|Ad-hoc parking lot garage setup.|
The jack setup in the picture above is rated at 9 tons (safety factor of about 6!). Anyways, the cat is split from the pipe that once connected it to the muffler, so the first step was to remove the section that was severed and not perturb the muffler pipe. The interface is this rusty two-piece bracket, which as far as I could tell was kept together by the remnants of some kind of pin. I pried the bracket apart using a flat head screw driver and some pliers. I honestly believe this is the procedure Volvo intended because if you're changing the cat then it follows that your hardware is ~15 years old.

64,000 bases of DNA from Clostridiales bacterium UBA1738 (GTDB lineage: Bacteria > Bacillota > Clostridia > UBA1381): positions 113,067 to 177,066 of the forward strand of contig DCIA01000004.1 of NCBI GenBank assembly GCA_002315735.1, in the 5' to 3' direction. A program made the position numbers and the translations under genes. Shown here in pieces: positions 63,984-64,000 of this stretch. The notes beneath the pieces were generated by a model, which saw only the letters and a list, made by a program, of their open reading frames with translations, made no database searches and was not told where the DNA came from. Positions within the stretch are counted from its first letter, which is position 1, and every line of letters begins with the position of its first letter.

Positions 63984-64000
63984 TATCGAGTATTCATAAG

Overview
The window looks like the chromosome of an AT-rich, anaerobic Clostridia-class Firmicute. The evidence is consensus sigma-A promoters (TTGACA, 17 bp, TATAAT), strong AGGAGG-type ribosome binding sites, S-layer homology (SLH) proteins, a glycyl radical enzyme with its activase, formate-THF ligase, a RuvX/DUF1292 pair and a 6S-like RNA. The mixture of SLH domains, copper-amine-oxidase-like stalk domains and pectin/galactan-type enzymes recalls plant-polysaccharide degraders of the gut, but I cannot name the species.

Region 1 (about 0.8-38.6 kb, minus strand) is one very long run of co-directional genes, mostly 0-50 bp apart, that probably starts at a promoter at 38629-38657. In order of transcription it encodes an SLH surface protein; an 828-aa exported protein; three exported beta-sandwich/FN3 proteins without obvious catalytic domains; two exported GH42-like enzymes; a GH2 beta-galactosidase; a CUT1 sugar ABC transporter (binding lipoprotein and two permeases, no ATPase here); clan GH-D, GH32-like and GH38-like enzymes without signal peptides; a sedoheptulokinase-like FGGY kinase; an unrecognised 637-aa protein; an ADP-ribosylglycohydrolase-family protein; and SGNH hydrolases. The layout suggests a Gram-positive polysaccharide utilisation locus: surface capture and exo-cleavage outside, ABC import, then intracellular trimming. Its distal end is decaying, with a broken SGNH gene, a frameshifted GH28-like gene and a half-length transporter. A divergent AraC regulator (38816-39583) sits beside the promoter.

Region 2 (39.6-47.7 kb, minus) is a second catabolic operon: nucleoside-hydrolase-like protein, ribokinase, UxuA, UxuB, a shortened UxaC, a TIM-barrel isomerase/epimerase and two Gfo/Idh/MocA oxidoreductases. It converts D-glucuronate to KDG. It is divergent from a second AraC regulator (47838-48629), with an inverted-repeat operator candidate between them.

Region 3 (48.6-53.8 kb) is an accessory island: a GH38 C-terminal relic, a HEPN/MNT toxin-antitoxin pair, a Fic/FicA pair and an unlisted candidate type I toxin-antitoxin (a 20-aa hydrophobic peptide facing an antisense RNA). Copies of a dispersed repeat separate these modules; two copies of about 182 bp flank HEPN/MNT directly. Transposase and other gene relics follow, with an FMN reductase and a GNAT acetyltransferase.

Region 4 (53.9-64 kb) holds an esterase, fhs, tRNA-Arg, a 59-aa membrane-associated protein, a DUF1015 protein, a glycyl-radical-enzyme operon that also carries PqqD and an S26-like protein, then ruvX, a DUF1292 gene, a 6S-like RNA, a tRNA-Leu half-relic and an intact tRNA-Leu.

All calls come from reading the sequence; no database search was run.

Removing the brackets revealed the rusty pipe interface. I was a little concerned that this connection was welded at first. However, after blasting it with penetrating oil and torquing the free pipe with adjustable wrenches in opposite directions, it twisted right off.
|Enter, the stubborn oxygen sensor.|
|The silver washing machine hose like thing is the air distribution hose.|
|Oxygen sensor connectors.|
Once I finally detethered the pipe/sensor assembly the sensor came right out with the help of a vice and a big wrench with a pipe to make it even bigger.
|A more sensible strategy.|
D.E.C. catalytic converter - $396.55 (FREE SHIPPING!)
+ Exhaust flange gasket - $3.95
+ Oxygen Sensor Socket - $17.00
($2000 - 416.50 = 1583.50)
In the green for now at least. You can borrow oxygen sensor sockets from Autozone free but I figured this was an investment for future brick chronicles and car repair projects. Until next time.